The deadline for organisations participating in the carbon reduction commitment (CRC) scheme to have submitted their final reports is now passed, providing a good point to reflect on the whole process.
Here at Local Energy we have been deeply involved with helping public sector organisations navigate their CRC requirements, and so the last few months have been particularly busy for us.
One element of this service has been our offer of a mini-audit for organisations within our Carbon Saving Public Sector (CSPS) network. Essentially the audit was used to highlight the areas of good practice and points for improvements, in a risk free and constructive environment for organisations.
In the run-up to this year’s reporting deadline we have completed a number of mini-audits. On analysis of these audits, Local Energy consultant Peter Chasmer found that a number of general learning points could be highlighted, with the issues below being representative of how organisations have been approaching their CRC reporting.
1) Any solar panels or renewables that organisations may have tend not to be managed by, or in any way connected to the energy management team of that organisation. Instead they are usually done for PR purposes. As a result of this, feed-in-tariffs (FITs) are being lost because the necessary paperwork is not being done.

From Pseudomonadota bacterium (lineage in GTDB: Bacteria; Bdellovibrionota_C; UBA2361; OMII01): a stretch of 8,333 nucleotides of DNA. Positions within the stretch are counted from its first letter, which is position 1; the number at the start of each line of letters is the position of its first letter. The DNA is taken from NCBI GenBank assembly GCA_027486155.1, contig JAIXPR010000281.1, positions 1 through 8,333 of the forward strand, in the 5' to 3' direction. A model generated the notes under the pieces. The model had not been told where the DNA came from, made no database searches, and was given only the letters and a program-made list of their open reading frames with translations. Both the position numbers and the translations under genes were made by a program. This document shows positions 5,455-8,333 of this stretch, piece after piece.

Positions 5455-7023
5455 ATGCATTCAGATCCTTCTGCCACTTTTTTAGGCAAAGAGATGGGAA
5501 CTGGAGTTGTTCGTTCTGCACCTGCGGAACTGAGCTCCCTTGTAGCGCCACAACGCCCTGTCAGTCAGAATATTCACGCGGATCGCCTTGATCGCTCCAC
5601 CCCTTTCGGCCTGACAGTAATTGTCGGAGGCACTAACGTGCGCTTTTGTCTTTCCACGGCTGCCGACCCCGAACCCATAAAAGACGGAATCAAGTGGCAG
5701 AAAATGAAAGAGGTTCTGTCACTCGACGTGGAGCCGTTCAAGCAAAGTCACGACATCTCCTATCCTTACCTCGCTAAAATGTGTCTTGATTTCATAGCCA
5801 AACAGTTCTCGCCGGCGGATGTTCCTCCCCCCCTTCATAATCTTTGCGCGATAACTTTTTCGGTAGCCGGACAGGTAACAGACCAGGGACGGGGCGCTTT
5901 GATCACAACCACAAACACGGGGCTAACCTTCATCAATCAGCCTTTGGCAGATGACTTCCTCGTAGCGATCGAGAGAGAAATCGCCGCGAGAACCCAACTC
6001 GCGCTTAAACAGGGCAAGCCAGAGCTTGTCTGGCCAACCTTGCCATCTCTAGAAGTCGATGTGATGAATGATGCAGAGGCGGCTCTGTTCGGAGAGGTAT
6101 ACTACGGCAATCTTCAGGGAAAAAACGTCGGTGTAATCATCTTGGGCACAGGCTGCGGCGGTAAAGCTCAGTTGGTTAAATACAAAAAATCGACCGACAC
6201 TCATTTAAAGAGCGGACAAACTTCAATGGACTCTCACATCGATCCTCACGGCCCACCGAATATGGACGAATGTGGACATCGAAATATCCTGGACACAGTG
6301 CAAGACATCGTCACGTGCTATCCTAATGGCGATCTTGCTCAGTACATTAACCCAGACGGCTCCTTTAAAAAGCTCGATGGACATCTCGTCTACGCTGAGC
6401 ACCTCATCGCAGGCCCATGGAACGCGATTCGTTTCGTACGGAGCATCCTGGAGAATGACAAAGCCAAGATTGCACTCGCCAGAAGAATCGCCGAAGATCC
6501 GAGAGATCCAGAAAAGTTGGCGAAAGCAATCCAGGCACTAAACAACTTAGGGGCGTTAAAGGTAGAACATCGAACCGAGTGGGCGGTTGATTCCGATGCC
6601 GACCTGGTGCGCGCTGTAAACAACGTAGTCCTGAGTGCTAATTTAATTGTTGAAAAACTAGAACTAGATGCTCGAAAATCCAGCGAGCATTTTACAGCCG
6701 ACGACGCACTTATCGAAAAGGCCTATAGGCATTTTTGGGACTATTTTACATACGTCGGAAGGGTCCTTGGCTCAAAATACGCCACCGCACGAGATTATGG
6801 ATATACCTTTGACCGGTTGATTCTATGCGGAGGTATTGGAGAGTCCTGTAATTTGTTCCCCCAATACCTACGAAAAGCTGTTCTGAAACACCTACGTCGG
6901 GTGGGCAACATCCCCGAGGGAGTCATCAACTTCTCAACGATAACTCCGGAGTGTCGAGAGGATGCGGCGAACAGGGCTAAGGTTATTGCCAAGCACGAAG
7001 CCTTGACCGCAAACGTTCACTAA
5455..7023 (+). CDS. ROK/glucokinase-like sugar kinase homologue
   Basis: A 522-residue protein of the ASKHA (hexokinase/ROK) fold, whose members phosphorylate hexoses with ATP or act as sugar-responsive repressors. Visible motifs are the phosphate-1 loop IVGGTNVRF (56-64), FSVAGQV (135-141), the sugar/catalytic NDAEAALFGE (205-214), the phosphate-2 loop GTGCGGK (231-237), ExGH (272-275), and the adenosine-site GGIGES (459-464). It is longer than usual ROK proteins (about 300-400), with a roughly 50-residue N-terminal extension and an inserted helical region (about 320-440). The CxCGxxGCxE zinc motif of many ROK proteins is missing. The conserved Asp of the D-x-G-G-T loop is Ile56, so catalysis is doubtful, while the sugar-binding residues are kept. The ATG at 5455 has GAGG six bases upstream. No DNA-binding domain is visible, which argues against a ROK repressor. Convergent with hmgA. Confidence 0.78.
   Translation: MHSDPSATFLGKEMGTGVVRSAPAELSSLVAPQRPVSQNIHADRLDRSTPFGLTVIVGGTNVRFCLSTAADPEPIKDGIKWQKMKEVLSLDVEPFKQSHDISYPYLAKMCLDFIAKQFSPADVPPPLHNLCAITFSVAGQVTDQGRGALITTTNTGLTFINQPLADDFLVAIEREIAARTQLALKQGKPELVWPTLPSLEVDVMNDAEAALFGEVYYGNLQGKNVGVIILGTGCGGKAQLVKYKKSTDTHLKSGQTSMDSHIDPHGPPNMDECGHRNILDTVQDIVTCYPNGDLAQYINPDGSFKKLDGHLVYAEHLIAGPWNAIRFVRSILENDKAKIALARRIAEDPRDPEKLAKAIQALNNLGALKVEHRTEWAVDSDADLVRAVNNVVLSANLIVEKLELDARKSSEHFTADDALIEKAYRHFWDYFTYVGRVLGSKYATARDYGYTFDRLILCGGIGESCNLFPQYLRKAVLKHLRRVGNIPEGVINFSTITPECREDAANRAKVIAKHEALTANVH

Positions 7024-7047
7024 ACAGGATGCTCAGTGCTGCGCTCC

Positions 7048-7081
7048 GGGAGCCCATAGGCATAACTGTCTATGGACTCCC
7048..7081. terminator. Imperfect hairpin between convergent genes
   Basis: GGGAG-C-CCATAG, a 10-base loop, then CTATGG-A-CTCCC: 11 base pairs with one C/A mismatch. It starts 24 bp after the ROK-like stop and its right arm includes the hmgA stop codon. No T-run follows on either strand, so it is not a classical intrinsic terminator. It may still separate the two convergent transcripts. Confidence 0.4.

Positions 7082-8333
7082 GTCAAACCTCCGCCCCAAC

2) Commercial properties out of contract, for example void shops, usually account for less than one per cent of an organisation’s energy consumption. Despite this, it is taking a disproportionately long time to accurately calculate this data.
3) Because putting in place a CRC report and fulfilling the necessary requirements has proven to be an often complex process, Local Energy has been stressing the need for the proper recording of roles and responsibilities. This simply requires a document that clearly outlines personnel responsible for the relevant areas of CRC; from the senior reporting officer down to all contacts within the organisation working on CRC. The mini-audits that we have done showed that external contacts lists are not available in general, and that wider CRC personnel lists were generally minimal – making this an important area for improvement in the future.
4) Connected to the previous point, we found that while data collection by organisations was comprehensive; their processes, procedures and policies were generally not completed. This will cause problems in the coming years, where changing personnel and procedures may mean a comprehensive document is never recorded.
5) It seemed to be a general theme amongst participant organisations that “actual” data received from different sources (annual statements/ customer reads/ automated meter readings (AMR)) was never consistent. Indeed, there was often a substantial difference in readings coming from supplier annual statements versus locally recorded data. The term “actual” is in practice a misnomer, which needs to be treated with caution, and Peter Chasmer has been advising that organisations should focus primarily on ensuring their own recorded data is accurate.